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  •  I'd rule out letting people have chimpanzees (3+ / 0-)

    and tigers....

    Police were alerted to go to the 21-storey block after Antoine checked into hospital with bites he said were caused by a pit bull.
    When they arrived at the scene, they found a three-to-five-foot-long (1-1.5m) caiman alligator as well.

    Detective Martin Duffy relived for a US TV documentary on the event how the tiger was initially peaceful - but then charged at him.

    "All I saw was his giant head with a mouthful of giant teeth coming at me," he recalled.

    "That's when I was like, 'All right, I'm going to be eaten by a tiger'," he told Animal Planet's Fatal Attraction show.

    Dumbass.

    Actually, my running buddy has been subjected to so many rants about marijuana he has developed the "tiger Rule": you can have a tiger, but you can't have marijuana....

    Makes all sorts sense, right?

    •  Who could have known? (1+ / 0-)
      Recommended by:
      Joy of Fishes

      Privatization of tigers appears unwise....

      http://bigcatrescue.org/...

      he purpose of this study was to conduct a global assessment of attacks by captive tigers on people, with particular emphasis on cases in the United States. Our analysis of 30 international media sources and additional documents uncovered 59 unique incidents in 1998–2001 in which people were reportedly injured or killed by captive tigers. In the United States, seven people were reportedly killed and at least 27 were injured—a rate of 1.75 fatal attacks and at least nine nonfatal attacks per year. All but one fatal attack in the United States occurred in situations where tigers were privately owned or held in private facilities.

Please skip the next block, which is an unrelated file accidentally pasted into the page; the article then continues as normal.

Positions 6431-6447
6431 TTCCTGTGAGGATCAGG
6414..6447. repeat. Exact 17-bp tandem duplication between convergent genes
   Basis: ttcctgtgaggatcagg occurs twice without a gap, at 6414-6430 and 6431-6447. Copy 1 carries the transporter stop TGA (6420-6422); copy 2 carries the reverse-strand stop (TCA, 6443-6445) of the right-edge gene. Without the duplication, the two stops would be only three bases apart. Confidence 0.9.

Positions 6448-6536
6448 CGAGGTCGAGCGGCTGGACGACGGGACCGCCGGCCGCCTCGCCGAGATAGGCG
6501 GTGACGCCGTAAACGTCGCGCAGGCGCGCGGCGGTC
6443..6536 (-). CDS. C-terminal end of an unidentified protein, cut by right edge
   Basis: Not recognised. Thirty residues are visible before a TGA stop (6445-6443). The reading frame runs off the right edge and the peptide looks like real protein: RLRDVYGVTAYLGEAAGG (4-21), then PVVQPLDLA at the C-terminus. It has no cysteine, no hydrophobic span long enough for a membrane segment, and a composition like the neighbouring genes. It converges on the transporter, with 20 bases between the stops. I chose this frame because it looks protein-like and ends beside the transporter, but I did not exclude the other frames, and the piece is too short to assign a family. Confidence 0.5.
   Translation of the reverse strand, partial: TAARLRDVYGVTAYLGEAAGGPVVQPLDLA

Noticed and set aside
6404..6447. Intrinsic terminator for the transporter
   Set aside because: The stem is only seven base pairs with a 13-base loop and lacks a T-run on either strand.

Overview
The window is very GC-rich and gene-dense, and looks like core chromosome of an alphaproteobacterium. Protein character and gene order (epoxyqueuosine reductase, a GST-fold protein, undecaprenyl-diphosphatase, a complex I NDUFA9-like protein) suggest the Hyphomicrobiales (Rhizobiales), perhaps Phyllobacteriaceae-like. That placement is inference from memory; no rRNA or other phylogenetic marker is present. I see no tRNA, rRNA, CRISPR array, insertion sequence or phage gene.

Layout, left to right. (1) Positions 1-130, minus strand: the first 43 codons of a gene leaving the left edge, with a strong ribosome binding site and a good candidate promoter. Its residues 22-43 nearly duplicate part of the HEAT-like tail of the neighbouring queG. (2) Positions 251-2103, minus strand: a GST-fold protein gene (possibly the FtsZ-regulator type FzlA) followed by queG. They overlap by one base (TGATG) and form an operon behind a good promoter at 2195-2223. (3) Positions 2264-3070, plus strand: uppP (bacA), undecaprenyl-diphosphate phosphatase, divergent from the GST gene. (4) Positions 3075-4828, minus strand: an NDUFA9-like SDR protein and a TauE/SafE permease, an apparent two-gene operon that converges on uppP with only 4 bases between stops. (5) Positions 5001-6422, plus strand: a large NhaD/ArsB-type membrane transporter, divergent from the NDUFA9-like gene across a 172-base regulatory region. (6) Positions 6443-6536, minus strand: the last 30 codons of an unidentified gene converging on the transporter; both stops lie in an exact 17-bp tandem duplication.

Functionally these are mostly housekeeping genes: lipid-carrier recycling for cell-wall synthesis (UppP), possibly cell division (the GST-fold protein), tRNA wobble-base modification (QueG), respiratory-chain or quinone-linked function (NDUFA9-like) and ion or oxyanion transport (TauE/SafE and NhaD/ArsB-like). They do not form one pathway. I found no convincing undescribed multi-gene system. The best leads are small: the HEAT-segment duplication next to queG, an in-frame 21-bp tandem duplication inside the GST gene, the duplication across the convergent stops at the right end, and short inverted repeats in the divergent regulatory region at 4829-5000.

Forty-two percent of the victims were classified as visitors, and almost one-quarter of the victims were under the age of 20. These results suggest that the victims underestimated the dangers posed by direct contact with these animals. In this work we review current legislation regarding captive ownership of tigers and other large exotic animals, and contradict claims by those who support private ownership of tigers and other large felids that the risks associated with owning and viewing these animals are insignificant. We conclude that the growing number of people who own tigers and other large exotic animals is cause for concern because of the danger to the animals, the handlers, and the public. The problem of private ownership of dangerous exotic animals has broad implications for tiger and large-carnivore conservation, public health, and animal welfare. We support the regulation of private ownership of dangerous exotic animals, and encourage scientific analysis of this contentious issue.

      You may own a large carnivore, but a certain plant is dangerous..

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